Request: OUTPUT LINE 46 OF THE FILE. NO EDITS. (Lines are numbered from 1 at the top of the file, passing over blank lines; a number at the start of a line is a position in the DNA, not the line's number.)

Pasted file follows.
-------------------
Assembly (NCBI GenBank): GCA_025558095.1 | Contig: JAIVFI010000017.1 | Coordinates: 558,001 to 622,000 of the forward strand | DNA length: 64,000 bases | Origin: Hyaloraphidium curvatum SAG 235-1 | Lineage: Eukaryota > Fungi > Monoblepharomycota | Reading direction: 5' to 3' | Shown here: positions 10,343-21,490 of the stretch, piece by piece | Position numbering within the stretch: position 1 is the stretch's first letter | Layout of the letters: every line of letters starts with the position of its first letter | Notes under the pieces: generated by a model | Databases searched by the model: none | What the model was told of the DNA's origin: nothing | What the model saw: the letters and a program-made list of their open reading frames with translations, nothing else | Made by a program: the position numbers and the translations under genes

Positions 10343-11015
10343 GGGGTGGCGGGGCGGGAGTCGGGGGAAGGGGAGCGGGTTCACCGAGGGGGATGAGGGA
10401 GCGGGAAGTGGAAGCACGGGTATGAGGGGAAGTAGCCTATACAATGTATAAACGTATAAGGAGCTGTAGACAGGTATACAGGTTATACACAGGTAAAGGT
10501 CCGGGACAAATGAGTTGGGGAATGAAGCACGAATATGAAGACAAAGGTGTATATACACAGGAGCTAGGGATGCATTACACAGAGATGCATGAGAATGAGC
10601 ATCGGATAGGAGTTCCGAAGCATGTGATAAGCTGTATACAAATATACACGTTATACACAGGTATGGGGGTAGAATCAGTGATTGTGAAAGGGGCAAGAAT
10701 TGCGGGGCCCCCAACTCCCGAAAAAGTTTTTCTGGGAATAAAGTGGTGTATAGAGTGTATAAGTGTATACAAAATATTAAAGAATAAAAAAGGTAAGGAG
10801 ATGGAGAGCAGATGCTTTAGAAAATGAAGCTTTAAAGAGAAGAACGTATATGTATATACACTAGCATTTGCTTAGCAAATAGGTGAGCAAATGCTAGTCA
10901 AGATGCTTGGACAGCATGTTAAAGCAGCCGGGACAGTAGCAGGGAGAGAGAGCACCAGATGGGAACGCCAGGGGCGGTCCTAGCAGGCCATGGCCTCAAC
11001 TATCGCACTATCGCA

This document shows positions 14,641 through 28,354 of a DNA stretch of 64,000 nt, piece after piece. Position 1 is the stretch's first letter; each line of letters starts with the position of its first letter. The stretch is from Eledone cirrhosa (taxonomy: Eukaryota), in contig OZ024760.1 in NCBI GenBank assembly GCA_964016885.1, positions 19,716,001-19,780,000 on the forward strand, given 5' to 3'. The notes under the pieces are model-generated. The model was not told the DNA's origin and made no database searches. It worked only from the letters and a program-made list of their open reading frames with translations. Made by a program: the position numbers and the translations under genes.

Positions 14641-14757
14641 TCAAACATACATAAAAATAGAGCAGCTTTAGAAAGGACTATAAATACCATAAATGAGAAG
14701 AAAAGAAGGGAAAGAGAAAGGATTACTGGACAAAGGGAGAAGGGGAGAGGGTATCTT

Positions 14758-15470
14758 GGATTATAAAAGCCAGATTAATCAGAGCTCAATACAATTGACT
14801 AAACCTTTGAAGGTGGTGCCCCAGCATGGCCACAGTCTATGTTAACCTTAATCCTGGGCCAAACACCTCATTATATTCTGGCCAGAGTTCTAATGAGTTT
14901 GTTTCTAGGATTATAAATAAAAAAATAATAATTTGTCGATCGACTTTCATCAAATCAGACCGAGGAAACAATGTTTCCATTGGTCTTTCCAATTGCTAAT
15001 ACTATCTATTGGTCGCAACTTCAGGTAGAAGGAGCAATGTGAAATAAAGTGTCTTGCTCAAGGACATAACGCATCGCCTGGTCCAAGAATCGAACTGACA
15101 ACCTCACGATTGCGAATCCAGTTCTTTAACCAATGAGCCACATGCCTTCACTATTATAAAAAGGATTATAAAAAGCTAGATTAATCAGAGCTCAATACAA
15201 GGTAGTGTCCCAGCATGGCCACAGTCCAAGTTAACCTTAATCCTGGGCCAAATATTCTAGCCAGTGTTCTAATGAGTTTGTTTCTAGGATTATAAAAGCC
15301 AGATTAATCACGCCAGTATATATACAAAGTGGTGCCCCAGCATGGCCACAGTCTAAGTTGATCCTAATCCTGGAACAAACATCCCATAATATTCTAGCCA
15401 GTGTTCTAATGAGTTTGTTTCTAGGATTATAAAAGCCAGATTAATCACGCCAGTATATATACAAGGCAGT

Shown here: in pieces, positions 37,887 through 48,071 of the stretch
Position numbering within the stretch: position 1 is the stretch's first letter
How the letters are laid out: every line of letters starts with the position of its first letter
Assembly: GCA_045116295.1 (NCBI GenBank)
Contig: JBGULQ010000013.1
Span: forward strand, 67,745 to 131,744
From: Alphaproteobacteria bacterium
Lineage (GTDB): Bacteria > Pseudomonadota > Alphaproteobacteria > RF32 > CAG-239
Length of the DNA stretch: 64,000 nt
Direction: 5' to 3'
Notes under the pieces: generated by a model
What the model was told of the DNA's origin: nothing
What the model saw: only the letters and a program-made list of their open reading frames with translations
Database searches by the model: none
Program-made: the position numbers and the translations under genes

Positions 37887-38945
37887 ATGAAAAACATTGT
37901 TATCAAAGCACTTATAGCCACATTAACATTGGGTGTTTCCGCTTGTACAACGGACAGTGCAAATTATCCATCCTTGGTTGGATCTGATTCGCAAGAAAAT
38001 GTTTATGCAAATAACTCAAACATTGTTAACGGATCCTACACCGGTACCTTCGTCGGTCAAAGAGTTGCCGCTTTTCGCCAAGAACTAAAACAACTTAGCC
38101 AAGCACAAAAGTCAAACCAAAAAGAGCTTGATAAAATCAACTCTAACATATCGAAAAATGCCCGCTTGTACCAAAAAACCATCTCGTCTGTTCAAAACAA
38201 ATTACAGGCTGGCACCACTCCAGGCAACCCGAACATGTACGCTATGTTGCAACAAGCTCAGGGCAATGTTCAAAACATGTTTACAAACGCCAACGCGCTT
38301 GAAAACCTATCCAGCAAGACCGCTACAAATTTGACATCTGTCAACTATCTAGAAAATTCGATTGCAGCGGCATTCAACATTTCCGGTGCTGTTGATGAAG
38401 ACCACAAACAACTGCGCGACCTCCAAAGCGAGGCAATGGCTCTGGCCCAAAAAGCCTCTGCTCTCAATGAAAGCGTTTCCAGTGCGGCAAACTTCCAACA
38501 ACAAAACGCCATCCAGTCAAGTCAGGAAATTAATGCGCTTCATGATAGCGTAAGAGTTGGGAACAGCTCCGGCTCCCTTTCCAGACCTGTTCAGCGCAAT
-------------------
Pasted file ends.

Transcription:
38401 ACCACAAACAACTGCGCGACCTCCAAAGCGAGGCAATGGCTCTGGCCCAAAAAGCCTCTGCTCTCAATGAAAGCGTTTCCAGTGCGGCAAACTTCCAACA